The wild daffodils are blooming in the back woods!
April in Massachusetts is a time when life re-emerges, picks up pace, moves forward. The snow has melted. Flowers bud. The trees whose bare branches were coated with snow only weeks earlier are turning lush green again.
For baseball fans, our long winter of despair comes to an end, as America’s game emerges from hibernation. In a way, America herself began to bud in April in Massachusetts; the Battle of Lexington was fought and won in April.
It’s bittersweet that I have to hope this is my last April in Massachusetts. If all goes well, I’ll be selling my parents’ house and moving back to Virginia soon. Of course I’ll visit; I could never leave for good. But for the first time in my life, I won’t have any kind of home base here; I won’t have roots in the ground on Opening Day or Patriots Day. I won’t see the daffodils bloom in the back woods again.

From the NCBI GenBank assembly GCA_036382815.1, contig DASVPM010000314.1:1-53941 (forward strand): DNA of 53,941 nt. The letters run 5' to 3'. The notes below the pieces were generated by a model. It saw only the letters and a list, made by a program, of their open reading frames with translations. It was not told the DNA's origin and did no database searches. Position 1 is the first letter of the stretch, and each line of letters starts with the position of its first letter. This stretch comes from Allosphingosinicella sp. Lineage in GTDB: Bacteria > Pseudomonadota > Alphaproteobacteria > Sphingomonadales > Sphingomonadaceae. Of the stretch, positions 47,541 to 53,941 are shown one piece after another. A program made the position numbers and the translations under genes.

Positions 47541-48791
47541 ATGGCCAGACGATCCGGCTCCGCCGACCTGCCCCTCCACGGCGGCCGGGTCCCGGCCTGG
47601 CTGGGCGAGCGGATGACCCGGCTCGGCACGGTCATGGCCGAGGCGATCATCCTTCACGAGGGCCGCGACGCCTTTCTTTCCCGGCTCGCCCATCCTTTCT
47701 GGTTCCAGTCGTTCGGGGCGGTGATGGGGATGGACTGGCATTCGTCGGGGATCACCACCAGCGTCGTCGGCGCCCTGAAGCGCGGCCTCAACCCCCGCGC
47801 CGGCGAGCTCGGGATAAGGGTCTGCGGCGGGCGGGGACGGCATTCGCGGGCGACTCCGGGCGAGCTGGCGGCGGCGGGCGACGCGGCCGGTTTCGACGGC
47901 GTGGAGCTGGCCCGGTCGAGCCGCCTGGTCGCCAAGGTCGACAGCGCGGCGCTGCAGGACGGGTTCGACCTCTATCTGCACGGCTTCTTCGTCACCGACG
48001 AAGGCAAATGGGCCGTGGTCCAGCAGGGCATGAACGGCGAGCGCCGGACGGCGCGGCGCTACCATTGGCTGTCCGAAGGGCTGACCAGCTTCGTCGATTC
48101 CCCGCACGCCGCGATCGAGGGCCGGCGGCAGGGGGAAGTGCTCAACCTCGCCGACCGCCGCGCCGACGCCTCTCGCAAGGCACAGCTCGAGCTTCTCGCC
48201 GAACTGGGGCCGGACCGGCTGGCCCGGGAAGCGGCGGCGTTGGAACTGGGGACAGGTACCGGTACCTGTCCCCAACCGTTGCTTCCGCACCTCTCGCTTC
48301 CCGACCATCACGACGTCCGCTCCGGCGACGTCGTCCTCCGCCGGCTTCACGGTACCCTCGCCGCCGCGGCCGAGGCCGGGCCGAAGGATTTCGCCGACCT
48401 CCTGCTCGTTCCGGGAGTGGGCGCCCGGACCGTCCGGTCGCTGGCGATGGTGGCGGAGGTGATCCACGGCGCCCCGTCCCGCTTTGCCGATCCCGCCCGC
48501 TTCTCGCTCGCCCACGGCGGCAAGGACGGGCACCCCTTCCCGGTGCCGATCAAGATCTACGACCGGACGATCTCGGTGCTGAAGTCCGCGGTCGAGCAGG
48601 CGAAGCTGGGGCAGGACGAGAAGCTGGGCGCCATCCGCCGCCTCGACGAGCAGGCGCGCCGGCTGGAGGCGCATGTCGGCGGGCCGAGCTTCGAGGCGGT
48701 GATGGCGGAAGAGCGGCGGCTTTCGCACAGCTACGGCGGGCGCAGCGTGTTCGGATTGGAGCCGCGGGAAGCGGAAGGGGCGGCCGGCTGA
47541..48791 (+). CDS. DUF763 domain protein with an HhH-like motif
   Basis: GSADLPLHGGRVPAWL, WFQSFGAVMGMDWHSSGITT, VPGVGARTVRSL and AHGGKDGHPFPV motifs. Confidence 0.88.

But that’s okay. We have flowers in Virginia. And history. And life moves forward.
I fell in love with travel on a trip to Mexico when I was nine years old. Since then, I’ve travelled the globe from Israel to El Salvador. I’ve skied the Swiss Alps and hiked national parks like Acadia, Zion, Shenandoah, and Virgin Islands. I’ve marvelled at masterpieces in the Prado, the Uffizi, the Huntington, and the National Gallery of Art. I’ve stayed in a cabin on a mountaintop in Norway and on a kibbutz along the Sea of Galilee, and been kicked out of the Ritz at the Place Vendôme. I’ve taken cooking classes from New England to the Caribbean, and watched a chef prepare traditional shakshuka in the kitchen of his restaurant in Tel Aviv. I weave historical research and my personal experiences together in writing this blog. I hope you find it helpful. Read more …